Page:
“The most important issue thus raises is you now have the ability to simultaneously, in real time, manage a matrix of 400 to 600 acutely ill patients, and to track that what is happening in their therapeutic status is what is expected.


Summing up, Black conceded that the best prospects are likely to “come wrapped in money”, adding: “Hospitals are very expensive; labour is very intensive and it’s grossly inefficient. There is serious money to be made in making hospitals smaller and more efficient.”


Design to inspire activity
Black was followed by two presentations that looked at different approaches to re-engineering the traditional hospital structure around today’s clinical needs. First up was Roelof Gortemaker, director at de Jong Gortemaker Algra (dJGA) Architects and Engineers, who shared his firm’s ‘Reactivating hospital’ and the Holland Health House (HHH) concept. He explained that in a general hospital setting, 85 per cent of people can get out of bed and walk around, but they’re staying bed-bound, as it’s easy for the doctor to know where they are when doing their rounds.


“But we all know that when you spend a few days in bed, you’re already losing muscle strength,” said Gortemaker. “It can be particularly dangerous for an elderly person to spend weeks in bed and lose so much muscle strength. If you spend 10 days in bed, you have aged the equivalent of 10 years in terms of muscle strength. So, we wanted to find a way to improve that.”


HHH is a set of scientifically based practical interventions based on a completely different day schedule and design of the patient environment. Focused on ‘making patients stronger’, HHH shifts the traditional routine of 10 hours’ sleep, 10 hours’ relaxation, and four hours’ activity to a rhythm of eight hours for each. Not only does this require an alternative mindset of patients and staff but a different interpretation of physical space.

The concept, developed as part of a pilot with TNO at Diakonessenhuis Utrecht, did not progress to the implementation stage, but many of the ideas discussed will be executed at another hospital in Maastricht.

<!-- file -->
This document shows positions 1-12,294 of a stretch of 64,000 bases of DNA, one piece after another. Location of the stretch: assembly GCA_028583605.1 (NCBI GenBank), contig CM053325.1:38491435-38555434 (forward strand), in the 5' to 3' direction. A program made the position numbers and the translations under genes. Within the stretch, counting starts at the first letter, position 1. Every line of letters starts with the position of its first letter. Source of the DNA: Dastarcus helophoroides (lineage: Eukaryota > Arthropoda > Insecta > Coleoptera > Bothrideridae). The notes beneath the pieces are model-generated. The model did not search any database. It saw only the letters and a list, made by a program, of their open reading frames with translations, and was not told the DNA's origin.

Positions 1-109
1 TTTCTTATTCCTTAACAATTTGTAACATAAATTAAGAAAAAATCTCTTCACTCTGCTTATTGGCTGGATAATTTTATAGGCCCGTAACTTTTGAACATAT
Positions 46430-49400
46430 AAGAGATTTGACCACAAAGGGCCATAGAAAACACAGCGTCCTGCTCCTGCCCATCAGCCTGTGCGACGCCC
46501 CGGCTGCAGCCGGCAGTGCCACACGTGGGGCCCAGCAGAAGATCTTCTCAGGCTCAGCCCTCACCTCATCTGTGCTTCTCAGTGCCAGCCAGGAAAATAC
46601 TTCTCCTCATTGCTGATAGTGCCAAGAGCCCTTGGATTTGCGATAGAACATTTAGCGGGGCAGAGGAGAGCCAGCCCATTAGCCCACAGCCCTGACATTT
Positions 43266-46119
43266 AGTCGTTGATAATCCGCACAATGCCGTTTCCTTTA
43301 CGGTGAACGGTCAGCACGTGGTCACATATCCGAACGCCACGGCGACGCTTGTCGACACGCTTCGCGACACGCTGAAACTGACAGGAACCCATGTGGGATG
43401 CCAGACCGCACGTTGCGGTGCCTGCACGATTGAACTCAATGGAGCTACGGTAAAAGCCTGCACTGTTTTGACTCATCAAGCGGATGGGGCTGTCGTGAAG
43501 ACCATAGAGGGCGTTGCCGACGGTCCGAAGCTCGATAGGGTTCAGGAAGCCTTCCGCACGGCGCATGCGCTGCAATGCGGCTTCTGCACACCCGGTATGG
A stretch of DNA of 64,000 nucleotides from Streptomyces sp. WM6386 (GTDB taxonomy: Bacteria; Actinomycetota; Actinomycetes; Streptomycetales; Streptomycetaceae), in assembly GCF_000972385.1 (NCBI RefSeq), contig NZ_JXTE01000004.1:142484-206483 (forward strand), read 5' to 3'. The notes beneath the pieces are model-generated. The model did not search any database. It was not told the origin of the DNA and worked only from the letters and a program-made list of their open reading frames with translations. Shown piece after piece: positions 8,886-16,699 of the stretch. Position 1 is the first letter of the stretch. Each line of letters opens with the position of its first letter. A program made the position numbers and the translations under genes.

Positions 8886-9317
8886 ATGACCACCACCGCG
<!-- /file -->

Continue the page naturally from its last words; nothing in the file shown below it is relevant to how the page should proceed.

Gortemaker explained: “We proposed reducing the bedroom to the smallest possible size, because it would only be used for sleeping and when you have visitors you would not be in your room. There are 26 rooms on the left, and 26 on right, and not all of them are up against the building façade. They all have a window and garden, so you are already ‘out of your room’.”


All eating and dining takes place outside of the bedroom, with two restaurants available. There is also a living room, several gardens and a gym to promote further activity among patients. To assist with the change of mindset, the transition from bed to room, from room to corridor, from corridor to department, and from department to the rest of the hospital is softened, inviting patients to move around and remain active.


In Maastricht, the hospital corridor is redefined as ‘the route of the senses’ – a space when people can indulge in many more activities than simply walking, such as sitting, relaxing and listening to music. More meeting rooms have been incorporated into departments, and there are lounges for watching television and outpatient areas.

Designing for flexibility through lean operational planning

Another perspective on the future hospital was provided by Marvina Williams, senior operational planner at Perkins+Will architects, and her colleague, Elizabeth van den Brink, senior associate, healthcare planner.


They presented a case study on University Health System (UHS)’ efforts to transform the 42-year-old University Hospital in San Antonio, Texas – a journey that began in 2010 – with a state-of-the-art ten-storey tower. Central to the project were design for quality improvement, innovations in technology, and art for healing.